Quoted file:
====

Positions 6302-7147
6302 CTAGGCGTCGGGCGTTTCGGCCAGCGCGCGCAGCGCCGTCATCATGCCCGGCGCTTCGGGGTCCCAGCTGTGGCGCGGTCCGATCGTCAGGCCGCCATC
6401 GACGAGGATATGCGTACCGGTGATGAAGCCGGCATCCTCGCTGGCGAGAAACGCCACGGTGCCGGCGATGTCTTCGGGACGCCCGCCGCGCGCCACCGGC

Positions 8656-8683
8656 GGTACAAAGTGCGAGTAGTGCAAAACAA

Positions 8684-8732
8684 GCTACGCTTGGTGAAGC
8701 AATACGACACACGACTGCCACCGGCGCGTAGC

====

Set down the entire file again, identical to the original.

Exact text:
Positions 6302-7147
6302 CTAGGCGTCGGGCGTTTCGGCCAGCGCGCGCAGCGCCGTCATCATGCCCGGCGCTTCGGGGTCCCAGCTGTGGCGCGGTCCGATCGTCAGGCCGCCATC
6401 GACGAGGATATGCGTACCGGTGATGAAGCCGGCATCCTCGCTGGCGAGAAACGCCACGGTGCCGGCGATGTCTTCGGGACGCCCGCCGCGCGCCACCGGC

Positions 8656-8683
8656 GGTACAAAGTGCGAGTAGTGCAAAACAA

Positions 8684-8732
8684 GCTACGCTTGGTGAAGC
8701 AATACGACACACGACTGCCACCGGCGCGTAGC